you correctly point to a long list of political-economy obstacles which have, for long, impeded the adoption of more egalitarian reforms which would have reduced income inequality, educational and health inequality and so on.
The region where traditionally these reforms were most disattended was Latin America which - together a few Eastern/Southern African countries - detained the record of the highest inequality in the world. Inequality worsened further in the 1980s and 1990s in LA (and almost everywhere else), owing to the the sudden increase in in US interest rates in June 1981, the ensuing debt crisis and recession of the 1980s, and the negative distributional effects of 'premature/unfetterd liberalization and privatization' in developing and transitional economies. In WIDER we documented fairly accurately that in the 1980s and 1990s 73% of the countries with decent Gini data experienced a rise in inequality.
But things have started changing a bit since the beginning of the 2000s. The clearest case is Latin America (particulalrly South America), where btw 2002 and 2012 the average Gini coefficient of the distribution of disposable income per capita fell by almost 6 points, including during the turbulent years 2009-2013. In fact, inequality fell in 15 of the 18 countries of the region (Carribeans are not included). The 2014 OUP volume I edited - http://ukcatalogue.oup.com/product/9780198701804.do - (as well as other research on this topic) shows that such decline was driven to a good extent by 'progressive' policy changes in the field of macroeconomics, taxation, trade, labour market, public social expenditure (esp. in education), and social transfers. Yet, the most important point to drive home is that such changes (whose feasibility was facilitated till 2007 by a favourable global businnes cycle) were made possible by the election of 15 progressive (center-left regimes) following the disappointing results of neo-liberal policies in the region. An essential condition for the L.A. success was thus the restauration of democracy in the region - after 2 decades of authoritarian regimes, and the election of progressive regimes. Without such changes, it's unlikely LA would have enjoyed a decline in inequality. I enclose reference to a paper which tells part of this story, (http://www.disei.unifi.it/upload/sub/pubblicazioni/repec/pdf/wp14_2014.pdf) though chap. 3 in the above volume provides a detailed and convincing explanation of the change in the 'politics of policies'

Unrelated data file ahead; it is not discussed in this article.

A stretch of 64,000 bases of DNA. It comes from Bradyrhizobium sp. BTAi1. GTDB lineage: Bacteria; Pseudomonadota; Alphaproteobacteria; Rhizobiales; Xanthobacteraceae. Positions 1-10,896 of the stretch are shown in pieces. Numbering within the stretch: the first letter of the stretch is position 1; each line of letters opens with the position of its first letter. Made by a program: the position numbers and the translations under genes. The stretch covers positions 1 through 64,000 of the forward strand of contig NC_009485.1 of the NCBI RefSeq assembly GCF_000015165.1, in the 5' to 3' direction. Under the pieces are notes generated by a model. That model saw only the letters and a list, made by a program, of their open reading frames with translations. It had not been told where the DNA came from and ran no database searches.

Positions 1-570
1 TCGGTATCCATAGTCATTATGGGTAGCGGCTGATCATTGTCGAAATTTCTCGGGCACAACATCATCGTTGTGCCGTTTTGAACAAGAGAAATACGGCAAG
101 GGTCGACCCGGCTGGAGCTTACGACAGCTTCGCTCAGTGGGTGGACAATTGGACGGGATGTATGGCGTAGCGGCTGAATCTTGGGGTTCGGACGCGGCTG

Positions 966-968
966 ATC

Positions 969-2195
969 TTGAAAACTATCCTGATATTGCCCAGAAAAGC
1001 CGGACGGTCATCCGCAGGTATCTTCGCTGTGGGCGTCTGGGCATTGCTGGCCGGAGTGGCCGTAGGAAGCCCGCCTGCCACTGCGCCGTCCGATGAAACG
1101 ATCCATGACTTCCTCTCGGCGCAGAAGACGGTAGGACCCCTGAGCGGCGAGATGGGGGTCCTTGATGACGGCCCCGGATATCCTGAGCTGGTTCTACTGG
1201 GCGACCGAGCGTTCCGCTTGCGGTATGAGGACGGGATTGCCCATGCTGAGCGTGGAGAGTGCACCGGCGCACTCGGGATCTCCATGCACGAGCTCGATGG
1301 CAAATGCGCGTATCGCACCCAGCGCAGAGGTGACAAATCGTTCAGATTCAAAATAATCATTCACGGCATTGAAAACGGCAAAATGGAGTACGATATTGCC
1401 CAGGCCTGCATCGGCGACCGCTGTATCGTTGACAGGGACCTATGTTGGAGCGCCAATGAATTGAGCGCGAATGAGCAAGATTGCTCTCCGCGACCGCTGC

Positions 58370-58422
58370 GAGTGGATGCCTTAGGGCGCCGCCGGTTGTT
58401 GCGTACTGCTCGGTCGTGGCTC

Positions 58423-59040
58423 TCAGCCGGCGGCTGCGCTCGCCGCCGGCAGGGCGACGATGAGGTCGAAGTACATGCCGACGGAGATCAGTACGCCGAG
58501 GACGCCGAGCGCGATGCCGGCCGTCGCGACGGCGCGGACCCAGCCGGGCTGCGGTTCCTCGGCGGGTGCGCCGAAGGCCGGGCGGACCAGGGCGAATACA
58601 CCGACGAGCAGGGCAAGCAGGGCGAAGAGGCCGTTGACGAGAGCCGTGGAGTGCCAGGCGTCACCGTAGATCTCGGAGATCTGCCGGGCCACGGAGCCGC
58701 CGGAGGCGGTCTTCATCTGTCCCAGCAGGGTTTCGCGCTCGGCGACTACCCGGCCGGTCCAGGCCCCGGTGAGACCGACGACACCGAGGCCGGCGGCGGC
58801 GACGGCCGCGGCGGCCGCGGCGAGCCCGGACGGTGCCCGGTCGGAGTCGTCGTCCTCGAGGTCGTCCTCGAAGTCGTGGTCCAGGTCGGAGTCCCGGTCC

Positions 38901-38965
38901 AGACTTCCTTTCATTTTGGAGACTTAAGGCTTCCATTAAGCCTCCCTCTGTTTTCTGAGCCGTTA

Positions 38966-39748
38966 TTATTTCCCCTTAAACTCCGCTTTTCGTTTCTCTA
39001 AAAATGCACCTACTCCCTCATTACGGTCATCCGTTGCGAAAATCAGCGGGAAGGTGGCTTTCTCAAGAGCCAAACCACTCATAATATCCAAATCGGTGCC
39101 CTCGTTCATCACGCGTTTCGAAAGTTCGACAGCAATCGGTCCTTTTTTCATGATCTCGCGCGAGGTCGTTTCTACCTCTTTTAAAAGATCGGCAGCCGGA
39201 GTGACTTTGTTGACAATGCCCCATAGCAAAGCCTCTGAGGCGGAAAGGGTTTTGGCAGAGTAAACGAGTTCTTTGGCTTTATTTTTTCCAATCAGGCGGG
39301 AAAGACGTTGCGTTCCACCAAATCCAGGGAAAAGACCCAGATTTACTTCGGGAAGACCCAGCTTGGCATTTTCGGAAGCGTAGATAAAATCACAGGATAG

The issue is therefore the nature and functioning of democracy in the different parts of the world, and the nature of (old and new) coalitions needed to support such regimes. As discussed in the above volume, political coalitions in L.A. have evolved importantly, and generally in an inclusive way, giving voice to ethnic groups (as in Peru, Bolivia and Ecuador), the organized poor (as in Argentina), and sections of the lower middle class once favorable to WC policies (as in Chile).
South East Asia. With Bruno Martorano, we did a paper for UNCTAD's TDB (http://unctad.org/en/PublicationsLibrary/osgdp20124_en.pdf) which looks - inter alia - at 4 countries part of the ESCAP region, i.e. S.Korea, Thailand, Philippines and Malaysia. There too, we found an improvement in Gini's (if smaller than in LA), which also on this case depended inter alia on the adoption of more progressive policies.
An analysis of SSA data - which is waht I am doing now - shows that inequality has declined in half of the 29 countries with acceptable data (mainly taken from WIDER's WIIDv3). We are now analyzing the possible causes of such phenomenon. It will be interesting to test if the gradual change in democratic institutions in the region made possible the adoption of more egalitarian policies, including social transfers which - as suggested by Isabel - are increasing in number and scope in many developing countries.
Finally, you may rightly object that inequality has risen during the last two decades in China and in South Asia where - at least in India - democracy is meant to work (less so in Bgds and Pakistan). This is an issue that needs to be explored, and to which I am unable to provide an answer ........ perhaps you and your colleagues can help us with this puzzle.
Prof. Giovanni Andrea Cornia
Department of Economics and Management, D6-55
University of Florence
via delle Pandette 9, 50127 Firenze.
Tel: 0039 055 275 9599
Fax: 0039 055 275 9910